Oklahoma Real Estate Market Holding Own despite Vacancies / According to Visiting Coldwell Banker Official

Article excerpt

Although not as healthy as last year, Oklahoma City's office and industrial real estate market is holding its own despite 22 percent office vacancies and 7 percent industrial vacancies according to Pete Marr, executive vice president of Coldwell Banker.

Marr, who heads up the western division for the real estate congolmerate, said Tuesday the Oklahoma City market is "about average" in terms of office and industrial vacancies.

"I'd say it's healthy, but it's not like it was last year. We're off since the first of the year nationally in most marketplaces.

"It's a tough market. We're going through a time of consolidation. The number of the markets are down, but in this geographic region, a number are doing well," Marr said.

"By and large there is still activity. We'd like to see it better, but we aren't deeply concerned."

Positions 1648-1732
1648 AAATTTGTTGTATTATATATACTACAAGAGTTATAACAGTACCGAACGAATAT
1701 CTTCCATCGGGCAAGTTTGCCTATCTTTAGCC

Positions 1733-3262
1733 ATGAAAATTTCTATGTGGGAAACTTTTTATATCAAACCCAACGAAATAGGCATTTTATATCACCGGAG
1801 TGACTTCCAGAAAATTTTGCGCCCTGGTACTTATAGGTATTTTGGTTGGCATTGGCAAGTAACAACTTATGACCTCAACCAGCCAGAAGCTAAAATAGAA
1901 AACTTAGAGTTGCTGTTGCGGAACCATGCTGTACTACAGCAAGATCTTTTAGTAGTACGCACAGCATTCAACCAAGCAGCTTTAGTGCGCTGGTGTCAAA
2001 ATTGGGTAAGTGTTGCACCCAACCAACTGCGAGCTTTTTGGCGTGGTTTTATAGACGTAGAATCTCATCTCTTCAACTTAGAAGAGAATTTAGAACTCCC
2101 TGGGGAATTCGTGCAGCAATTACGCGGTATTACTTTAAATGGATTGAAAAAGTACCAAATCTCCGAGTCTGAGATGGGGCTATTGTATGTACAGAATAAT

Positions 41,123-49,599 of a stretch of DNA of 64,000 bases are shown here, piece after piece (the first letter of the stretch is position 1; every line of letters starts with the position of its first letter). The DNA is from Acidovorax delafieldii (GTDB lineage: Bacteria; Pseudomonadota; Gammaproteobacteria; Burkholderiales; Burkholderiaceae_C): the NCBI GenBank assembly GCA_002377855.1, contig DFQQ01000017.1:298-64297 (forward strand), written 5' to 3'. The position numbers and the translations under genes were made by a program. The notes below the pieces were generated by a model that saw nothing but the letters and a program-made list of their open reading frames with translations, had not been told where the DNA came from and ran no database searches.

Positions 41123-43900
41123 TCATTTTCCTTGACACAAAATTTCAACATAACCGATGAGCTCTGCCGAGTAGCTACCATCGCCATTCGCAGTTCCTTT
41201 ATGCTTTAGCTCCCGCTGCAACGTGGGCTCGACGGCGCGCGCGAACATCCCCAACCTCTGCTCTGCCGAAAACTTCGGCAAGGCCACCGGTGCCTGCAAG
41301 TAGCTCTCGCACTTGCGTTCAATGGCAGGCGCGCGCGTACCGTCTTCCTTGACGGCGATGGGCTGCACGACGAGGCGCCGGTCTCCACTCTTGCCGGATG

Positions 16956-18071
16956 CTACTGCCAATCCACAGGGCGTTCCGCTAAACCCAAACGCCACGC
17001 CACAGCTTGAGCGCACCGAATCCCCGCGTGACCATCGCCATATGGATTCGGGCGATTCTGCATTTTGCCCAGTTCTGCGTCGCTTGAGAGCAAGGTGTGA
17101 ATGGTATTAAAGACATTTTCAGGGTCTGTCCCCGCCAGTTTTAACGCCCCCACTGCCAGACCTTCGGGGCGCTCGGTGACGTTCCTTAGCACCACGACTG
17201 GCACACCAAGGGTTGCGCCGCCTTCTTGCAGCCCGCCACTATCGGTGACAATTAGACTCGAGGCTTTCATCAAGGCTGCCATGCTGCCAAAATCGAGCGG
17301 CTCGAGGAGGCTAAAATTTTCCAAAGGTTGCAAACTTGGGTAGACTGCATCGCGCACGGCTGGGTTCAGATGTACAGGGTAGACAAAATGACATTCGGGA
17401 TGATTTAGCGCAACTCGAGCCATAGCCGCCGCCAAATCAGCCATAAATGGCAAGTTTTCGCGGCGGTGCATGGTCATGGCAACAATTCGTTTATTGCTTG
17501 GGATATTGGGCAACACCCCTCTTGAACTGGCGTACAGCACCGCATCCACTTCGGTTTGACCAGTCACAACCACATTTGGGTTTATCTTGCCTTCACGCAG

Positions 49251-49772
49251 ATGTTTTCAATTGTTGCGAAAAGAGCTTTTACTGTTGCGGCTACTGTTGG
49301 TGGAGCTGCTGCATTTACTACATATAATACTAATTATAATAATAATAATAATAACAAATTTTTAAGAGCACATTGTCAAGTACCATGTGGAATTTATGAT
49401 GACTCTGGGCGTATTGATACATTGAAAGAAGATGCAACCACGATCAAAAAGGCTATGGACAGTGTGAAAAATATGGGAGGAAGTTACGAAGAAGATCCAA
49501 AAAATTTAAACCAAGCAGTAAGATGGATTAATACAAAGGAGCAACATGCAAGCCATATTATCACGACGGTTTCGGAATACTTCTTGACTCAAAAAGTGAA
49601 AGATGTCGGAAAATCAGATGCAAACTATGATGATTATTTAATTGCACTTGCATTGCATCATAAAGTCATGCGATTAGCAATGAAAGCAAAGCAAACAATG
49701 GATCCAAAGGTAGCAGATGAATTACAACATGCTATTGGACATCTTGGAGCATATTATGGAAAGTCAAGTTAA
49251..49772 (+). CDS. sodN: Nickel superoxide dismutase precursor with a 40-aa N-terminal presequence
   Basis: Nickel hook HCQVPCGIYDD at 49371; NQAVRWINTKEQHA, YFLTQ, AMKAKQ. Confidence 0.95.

Retail markets are holding up well, Marr said, including anything from fast food to strip commercial. But the office building marketplace is "epitomized" across the country as having very high vacancies.

"Especially in lieu of the fact that developers have had the ability to borrow money easily. There is still a lot of money out there.

"As it happened in the past they built more than the existing demand will absorb. The outcome is going to be a pretty big inventory of office space and a very competitive environment," Marr said.

"The market is going to be great for the tenant because the deals they can negotiate today are going to be very competitive. …


An unknown error has occurred. Please click the button below to reload the page. If the problem persists, please try again in a little while.